It’s not easy for me to describe the issue in one line on the title. Let me give some background here. I have 2 set of VMs. Set 1 has VM A & VM B. Set 2 has VM C & VM D. Each VM has a vNIC configured with a private IP address. VM A and VM C also have another vNIC configured with an L3 (Routable) IP address. Each set’s private IP addresses are the same. To make sure no confusion I implemented a vRouter VM for each set. The vRouter is same as VM A or VM C, it has two vNICs. One is connected to L3 network, another is connected to the private network. This way can keep the private network traffic not going outside of the set. So the both set no disturb each other when I set same private IP addresses.
Following are IP addresses I set for each VM:
VM A: 192.168.0.11
VM B: 192.168.0.12
VM C: 192.168.0.11
VM D: 192.168.0.12
The problem is I still can get ping responding on VM A to 192.168.0.12 when I turn off VM B. I expected to see the L2 traffic goes to it own vRouter and finds VM B is offline. But tracert command shows me the traffic goes from VM A’s L3 network to vRouter of the 2nd set, and then get the answer from VM D. Looks like the L2 ping package is broadcasting on L3 network.
The issue was fixed by enabling a feature on L3 network. It called “Enforce Subnet Check for IP Learning“. Cisco changed the name to “Limit IP Learning To Subnet“. It’s a VLAN level setting. It will not allow broadcasting the private Ip traffic on an L3 network. It forces private IP traffic to go to L2 network only.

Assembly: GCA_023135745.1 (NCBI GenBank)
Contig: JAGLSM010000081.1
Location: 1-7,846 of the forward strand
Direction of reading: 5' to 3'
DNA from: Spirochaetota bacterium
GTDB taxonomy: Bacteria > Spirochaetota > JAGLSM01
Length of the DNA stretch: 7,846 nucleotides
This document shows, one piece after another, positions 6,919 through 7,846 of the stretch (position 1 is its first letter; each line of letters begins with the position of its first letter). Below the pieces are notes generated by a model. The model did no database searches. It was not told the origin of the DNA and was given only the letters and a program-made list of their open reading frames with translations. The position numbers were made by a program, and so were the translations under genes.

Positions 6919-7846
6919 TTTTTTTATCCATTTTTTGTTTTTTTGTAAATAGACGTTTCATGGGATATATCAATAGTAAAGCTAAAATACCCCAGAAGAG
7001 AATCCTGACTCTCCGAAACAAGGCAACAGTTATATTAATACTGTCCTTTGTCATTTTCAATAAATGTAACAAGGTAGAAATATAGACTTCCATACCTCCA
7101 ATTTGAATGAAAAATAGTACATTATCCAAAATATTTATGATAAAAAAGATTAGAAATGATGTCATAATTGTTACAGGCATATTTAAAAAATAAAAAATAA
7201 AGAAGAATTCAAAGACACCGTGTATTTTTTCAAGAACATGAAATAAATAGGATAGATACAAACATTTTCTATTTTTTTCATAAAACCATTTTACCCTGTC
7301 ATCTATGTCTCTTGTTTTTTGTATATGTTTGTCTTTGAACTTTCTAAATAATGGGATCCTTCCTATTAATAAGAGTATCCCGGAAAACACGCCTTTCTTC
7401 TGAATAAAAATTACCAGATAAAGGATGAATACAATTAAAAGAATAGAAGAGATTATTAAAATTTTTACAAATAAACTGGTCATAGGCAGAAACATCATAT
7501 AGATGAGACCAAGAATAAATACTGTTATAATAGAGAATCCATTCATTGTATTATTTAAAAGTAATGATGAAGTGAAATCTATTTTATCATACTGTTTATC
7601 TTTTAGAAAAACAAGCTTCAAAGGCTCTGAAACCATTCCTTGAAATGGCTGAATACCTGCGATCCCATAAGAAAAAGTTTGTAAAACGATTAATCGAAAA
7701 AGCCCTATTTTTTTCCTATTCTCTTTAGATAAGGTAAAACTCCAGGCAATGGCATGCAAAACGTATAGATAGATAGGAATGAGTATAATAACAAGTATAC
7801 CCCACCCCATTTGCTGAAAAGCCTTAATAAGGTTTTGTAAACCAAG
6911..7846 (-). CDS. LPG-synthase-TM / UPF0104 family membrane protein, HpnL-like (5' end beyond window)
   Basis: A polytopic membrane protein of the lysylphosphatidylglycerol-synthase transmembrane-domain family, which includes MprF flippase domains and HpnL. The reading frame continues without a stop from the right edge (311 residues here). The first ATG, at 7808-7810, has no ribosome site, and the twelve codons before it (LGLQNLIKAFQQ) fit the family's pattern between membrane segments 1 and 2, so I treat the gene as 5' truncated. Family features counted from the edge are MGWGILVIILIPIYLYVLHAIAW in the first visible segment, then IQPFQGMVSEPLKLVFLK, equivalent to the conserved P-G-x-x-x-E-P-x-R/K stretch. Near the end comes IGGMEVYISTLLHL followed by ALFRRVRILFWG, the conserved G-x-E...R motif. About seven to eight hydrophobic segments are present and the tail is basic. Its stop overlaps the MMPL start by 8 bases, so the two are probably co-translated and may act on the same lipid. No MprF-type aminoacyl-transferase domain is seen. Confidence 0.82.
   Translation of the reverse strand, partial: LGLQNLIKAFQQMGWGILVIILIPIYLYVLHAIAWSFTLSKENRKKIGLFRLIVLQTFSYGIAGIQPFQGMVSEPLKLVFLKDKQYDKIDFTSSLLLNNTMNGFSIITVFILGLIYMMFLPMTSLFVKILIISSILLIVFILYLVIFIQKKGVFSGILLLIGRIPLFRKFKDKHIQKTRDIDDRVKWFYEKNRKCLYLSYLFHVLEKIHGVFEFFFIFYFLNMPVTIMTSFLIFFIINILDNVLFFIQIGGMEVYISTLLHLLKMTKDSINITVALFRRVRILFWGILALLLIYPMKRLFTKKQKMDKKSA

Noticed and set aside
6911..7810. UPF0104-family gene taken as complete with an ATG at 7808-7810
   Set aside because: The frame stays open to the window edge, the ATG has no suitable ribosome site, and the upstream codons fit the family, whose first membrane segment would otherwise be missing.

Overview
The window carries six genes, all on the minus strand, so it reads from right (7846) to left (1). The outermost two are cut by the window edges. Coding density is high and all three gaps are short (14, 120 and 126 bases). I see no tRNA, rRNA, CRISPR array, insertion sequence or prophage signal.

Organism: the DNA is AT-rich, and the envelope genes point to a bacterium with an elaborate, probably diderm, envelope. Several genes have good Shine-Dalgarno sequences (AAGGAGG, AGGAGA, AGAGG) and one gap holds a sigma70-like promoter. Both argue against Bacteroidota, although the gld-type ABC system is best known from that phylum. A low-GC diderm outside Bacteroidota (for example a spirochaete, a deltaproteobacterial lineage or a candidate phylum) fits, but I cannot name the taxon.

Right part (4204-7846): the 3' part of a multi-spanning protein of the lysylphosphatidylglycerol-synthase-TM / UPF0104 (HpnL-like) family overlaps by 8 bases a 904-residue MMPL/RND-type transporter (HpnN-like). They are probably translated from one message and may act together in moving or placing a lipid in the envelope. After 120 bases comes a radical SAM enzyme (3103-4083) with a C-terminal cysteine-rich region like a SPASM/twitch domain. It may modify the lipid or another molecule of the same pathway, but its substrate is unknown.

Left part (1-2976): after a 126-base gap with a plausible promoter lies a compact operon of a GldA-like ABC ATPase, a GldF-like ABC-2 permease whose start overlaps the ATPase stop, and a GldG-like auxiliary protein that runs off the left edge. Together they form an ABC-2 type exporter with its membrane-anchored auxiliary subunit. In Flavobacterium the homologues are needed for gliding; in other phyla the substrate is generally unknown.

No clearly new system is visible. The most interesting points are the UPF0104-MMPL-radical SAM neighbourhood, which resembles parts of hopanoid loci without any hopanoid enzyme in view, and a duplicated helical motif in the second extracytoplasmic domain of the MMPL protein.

I have a box uses Emulex OneConnect OCe10102 network adapters. The adapter is quite old and Emulex brand card doesn’t support ESXi 6.0. I upgraded the server to ESXi 6.0 and the Emulex adapters lost.
In the initial troubleshooting, I noticed that the adapters are still visible in BIOS. So it should be some driver level issues. I checked VMware Compatibility Guide. The model OCe10102 doesn’t support by ESXi 6.0.
If you run the following command you will still be able to see the adapters in PCI list on ESXi.
esxcli hardware pci list
So it indicates the adapters are not visible in ESXi since the newer Emulex driver doesn’t contain the model of the adapter in ESXi 6.0 native driver.
Then I uninstalled the native Emulex driver for ESXi 6.0 by the following command and rebooted the ESXi host.
The adapters still not visible after rebooting since no any drivers for Emulex adapters. Then I downloaded the Emulex drivers for ESXi 5.5 on VMware website and uploaded the “offline” package in the zip file to /tmp directory of the host. Then installed the driver by the following command:
There are several layers of networking on the virtualization infrastructure. Guest operating system, Virtual Machine, ESXi driver, physical network adapters, RJ45/SFP and network switches…etc. Sometimes it’s hard to say where exactly caused a problem. Especially hardware layer problems. Today I worked on a very interesting case, it may give some ideas to troubleshooting network performance issue which is caused by hardware layers.
A user told me he was bothered by network performance of a virtual machine. It’s slow to copy data to NFS share. But responding to “ping” command looked good. I didn’t see any issue on virtual machine layer. VMware Tools was up to date, Windows OS was patched, virtual network adapter type was VMXNET3 and VM version was also up to date.